Bamboozled by Optical Mixing

Have you ever chosen a key colour for your interior by selecting it from your curtain or upholstery fabric but been disappointed with the colour match when you saw it in situ? If so, you may have been tricked by optical mixing.

The colour you chose may well be an exact match to the one in the fabric but our eyes tend to blend colours which sit next to each other.  Georges Seurat the post impressionist painter used this effect to his advantage in order to blend colours, a technique called pointillism.

Analogous colours (colours next to each other on the colour wheel) are particularly prone to this effect, whereas complimentary colours (opposites on the colour wheel) don’t blend but strengthen each other making them appear to vibrate.

So, rather than pick a colour at close range from a swatch on a mood board, remember to stand back and choose a colour that matches the perceived or blended colour.

analogous pattern, colours blend

complimentary pattern, colours strengthen

Looking at Net Packaging

I’m not sure why but lately I’ve become really fascinated with the simple net packaging around fruit and vegetables. At first I was attracted to the choice of colour the suppliers choose for the nets but then I became really interested in the three dimensional shapes of the discarded packaging. It may be due to the fact that I’ve lived with a Harry Bertoia chair for a long time. I never tire of my Diamond Chair as it supplies a never ending display of interesting shadows and shapes.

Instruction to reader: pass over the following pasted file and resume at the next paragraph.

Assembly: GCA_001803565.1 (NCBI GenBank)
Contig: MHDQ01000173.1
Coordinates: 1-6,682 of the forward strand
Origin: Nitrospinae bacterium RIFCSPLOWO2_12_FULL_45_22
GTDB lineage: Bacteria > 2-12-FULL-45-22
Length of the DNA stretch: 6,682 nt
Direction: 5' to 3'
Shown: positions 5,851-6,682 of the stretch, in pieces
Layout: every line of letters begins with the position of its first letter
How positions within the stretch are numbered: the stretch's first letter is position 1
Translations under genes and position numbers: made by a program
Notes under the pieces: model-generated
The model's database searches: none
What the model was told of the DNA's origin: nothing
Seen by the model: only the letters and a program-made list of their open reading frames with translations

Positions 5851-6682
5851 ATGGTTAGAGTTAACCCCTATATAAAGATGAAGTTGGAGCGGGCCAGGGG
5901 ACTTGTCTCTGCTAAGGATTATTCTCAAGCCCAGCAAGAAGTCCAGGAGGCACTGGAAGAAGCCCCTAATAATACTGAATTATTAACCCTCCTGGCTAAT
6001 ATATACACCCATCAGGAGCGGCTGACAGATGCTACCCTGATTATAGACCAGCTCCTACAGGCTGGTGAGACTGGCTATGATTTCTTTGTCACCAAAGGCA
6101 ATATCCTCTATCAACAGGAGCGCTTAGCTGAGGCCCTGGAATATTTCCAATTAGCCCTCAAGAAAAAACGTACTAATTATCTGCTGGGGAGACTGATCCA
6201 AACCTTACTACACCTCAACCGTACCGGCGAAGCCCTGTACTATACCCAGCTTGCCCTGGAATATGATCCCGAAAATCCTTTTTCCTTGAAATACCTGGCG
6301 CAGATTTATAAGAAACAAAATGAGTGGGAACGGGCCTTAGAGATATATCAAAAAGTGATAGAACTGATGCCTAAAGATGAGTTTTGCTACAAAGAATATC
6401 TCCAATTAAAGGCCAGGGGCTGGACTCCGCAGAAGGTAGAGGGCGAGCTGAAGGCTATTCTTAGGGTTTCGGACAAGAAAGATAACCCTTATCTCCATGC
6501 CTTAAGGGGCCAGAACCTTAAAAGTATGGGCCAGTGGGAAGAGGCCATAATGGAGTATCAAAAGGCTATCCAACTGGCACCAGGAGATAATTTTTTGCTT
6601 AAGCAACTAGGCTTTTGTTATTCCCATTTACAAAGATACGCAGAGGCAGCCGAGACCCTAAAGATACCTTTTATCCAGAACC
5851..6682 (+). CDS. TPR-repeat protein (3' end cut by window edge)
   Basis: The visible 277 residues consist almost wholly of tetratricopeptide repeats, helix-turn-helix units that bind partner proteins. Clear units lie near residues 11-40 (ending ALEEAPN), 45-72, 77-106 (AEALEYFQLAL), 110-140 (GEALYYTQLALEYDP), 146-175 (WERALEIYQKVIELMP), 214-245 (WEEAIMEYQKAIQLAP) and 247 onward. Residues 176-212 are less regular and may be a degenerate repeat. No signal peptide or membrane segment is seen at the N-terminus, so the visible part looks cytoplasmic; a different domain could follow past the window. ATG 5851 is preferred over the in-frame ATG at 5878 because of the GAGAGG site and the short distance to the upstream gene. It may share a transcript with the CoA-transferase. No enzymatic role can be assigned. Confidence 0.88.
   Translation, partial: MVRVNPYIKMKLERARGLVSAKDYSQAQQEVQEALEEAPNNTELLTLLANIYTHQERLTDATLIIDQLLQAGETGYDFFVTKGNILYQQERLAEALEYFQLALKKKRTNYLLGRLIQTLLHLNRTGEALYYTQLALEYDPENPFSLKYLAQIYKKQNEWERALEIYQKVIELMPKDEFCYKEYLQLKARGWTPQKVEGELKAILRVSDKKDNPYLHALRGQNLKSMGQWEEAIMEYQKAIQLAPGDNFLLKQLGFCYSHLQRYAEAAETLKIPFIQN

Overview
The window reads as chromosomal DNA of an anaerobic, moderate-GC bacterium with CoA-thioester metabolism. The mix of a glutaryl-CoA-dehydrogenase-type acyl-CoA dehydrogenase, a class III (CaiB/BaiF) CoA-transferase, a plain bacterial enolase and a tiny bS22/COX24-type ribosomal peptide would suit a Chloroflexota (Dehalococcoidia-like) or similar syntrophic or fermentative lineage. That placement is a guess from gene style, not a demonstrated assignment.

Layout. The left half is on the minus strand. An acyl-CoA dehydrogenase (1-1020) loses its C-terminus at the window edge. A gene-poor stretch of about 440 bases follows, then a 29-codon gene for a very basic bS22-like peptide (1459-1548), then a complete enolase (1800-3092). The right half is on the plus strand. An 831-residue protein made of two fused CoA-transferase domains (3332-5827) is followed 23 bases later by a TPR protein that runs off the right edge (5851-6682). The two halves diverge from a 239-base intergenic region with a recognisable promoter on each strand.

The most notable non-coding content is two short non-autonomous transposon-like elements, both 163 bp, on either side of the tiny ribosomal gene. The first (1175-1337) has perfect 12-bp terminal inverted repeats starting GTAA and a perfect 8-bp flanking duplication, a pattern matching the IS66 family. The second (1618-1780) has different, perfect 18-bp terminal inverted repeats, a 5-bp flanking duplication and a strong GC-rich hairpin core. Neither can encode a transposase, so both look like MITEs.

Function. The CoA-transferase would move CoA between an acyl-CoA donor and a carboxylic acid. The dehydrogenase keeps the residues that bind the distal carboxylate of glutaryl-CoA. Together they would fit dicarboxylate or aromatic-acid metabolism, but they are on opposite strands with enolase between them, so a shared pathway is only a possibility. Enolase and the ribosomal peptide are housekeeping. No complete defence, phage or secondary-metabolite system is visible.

Here are some of the nets I’ve enjoyed looking at.

Creative Coffee

When I met a friend for coffee the other day, instead of the usual chat, he pulled out a note pad followed by a cylindrical 1980’s Pepsi vinyl pencil case from his rucksack and said “draw something”. Being put on the spot like this can curtail my creative juices somewhat but my fears evaporated as soon as I unzipped the pencil case revealing at least twenty Copic marker pens.

The rounded square profile pens with a fine and wide felt nib labeled with exciting names like “lightning yellow” and “stratospheric blue” I felt like a greedy toddler who wanted to snatch the best toys…. for keeps!

Nostalgia for long lazy days drawing as a young teenager or pure excitement from the array of magical colours displayed in front of me I am not sure but I did visit my local art & graphics store on the way home that day…. only to discover they are quite difficult to get hold of probably fueling my desire even further!

So what’s your favourite colour in the Copic range?